[O'D] R. O'Donell: Probability and Computing lecture notes

J. Spencer: Ten lectures on the probabilistic method, SIAM, 1987

One chapter of J. Matoušek, J. Nešetřil: Invitation to Discrete Mathematics.
(covers just a first part of the class).
Topics covered
 Oct 3 (TK)

Overview of basic notions in probability: probability space, examples, union bound.
Probabilistic approach for a proof of existence of certain graphs:
$R(k,k) > 2^{k/21}$, where $R(k,k)$ is the Ramsey number, the minimal
number of vertices that guarantees that a graph has an independent set
or a clique with $k$ vertices. Estimates of factorial and binomial
coefficients. Continuation with basic notions: Independent
events, conditional probability. [MV 1, 2.1, AS 1.1]
 Oct 10 (TK)

Aplikace pravděpodobnostního přístupu: CNF formule kde každá klauzule má $k$ různých literálů a počet klauzulí méně než $2^k$ je splnitelná. ErdősKoRadova věta. Další pravděpodobnostní koncepty: náhodné veličiny, střední hodnota, nezávislé náhodné veličiny, linearita střední hodnoty, součin středních hodnot pro nezávislé náhodné veličiny, indikátorové náhodné veličiny. Aplikace: střední hodnota počtu pevných bodů v náhodné permutaci. [MV 1, 2.3, 3.1, AS 2.1, vlastní poznámky (CNF formule)]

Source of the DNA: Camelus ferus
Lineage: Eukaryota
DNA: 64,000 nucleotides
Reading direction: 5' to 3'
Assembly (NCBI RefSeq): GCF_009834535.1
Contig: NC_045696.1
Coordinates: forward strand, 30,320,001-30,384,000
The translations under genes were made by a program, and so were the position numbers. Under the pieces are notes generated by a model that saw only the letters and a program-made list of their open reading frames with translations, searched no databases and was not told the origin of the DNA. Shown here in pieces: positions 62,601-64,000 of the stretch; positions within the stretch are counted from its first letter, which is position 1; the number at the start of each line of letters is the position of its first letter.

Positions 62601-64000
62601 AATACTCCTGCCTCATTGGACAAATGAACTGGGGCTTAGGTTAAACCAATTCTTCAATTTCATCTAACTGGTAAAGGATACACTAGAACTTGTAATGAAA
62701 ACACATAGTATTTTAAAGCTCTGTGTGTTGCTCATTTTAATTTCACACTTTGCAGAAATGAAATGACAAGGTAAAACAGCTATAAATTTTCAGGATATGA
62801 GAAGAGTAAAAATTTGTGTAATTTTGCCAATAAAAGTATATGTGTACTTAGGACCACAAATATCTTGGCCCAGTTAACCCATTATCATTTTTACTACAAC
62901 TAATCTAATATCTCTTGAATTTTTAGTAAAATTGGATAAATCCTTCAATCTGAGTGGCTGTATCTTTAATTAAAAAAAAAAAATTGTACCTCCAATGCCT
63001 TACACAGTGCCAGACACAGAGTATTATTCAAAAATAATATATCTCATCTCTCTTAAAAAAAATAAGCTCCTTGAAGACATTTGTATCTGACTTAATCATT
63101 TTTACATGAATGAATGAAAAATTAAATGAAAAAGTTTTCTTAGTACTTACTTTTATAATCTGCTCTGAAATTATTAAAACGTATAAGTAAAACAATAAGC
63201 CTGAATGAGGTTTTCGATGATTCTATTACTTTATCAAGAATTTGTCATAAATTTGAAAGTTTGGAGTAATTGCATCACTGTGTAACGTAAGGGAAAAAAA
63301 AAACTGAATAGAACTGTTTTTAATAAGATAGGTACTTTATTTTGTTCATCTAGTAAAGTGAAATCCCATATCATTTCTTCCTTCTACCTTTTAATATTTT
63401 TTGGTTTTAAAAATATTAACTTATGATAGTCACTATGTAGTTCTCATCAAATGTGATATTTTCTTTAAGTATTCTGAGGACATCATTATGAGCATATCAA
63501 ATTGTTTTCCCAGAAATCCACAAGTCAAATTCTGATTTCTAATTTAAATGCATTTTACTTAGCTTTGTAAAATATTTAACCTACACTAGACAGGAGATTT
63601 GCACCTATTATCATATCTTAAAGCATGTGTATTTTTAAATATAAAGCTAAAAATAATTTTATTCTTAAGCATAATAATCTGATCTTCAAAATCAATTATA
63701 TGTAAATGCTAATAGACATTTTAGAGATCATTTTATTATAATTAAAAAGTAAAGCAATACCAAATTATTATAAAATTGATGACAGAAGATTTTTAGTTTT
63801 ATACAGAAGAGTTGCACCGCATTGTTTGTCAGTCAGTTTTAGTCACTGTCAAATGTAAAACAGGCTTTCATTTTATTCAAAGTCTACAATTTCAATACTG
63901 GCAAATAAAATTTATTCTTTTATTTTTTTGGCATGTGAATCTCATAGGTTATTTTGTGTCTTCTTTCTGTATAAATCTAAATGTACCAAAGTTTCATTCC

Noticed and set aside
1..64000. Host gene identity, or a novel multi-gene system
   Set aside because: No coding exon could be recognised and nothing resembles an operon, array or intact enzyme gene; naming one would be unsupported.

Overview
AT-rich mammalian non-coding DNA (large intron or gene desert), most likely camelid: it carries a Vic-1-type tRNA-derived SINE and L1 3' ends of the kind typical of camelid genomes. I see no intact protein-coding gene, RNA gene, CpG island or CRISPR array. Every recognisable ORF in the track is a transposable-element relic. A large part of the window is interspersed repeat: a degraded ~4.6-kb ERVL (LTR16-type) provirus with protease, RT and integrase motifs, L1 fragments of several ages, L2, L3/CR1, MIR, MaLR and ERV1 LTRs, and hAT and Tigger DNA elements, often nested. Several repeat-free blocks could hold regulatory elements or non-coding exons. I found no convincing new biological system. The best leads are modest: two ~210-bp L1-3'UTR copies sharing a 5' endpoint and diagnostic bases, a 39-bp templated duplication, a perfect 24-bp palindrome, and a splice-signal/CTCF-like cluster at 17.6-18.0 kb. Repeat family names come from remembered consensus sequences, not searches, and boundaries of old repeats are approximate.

Oct 17 (MT)

Further applications of linearity of expected value: tournaments with many
Hamiltonian paths; MAXSAT  satisfying many clauses in a formula; MAXCUT 
existence of a cut in a graph with many edges (derandomization of MAXCUT,
sketched also MAXSAT); balancing vectors, $\pm$ sums of unit vectors can
be achieved both high and low. Alterations: weak Turán theorem. [MV 3,
4.1, AS 2.1, 2.2, 2.4, your own notes (MAXCUT, derandomization)]
 Oct 24 (MT)

Markov's inequality. Showing the existence of graphs with arbitrarily high
chromatic number and girth. Bayes theorem.
Geometric/continuous application of alterations: Points in unit square and
triangles of small area. [MV 4.0, 4.2, AS 3.3, your own
notes (Bayes)]
 Oct 31 (MT)

Testing $AB = C$ for three given $n \times n$ matrices faster than matrix
multiplication. Variance, standard deviation, covariance. Variance of a sum of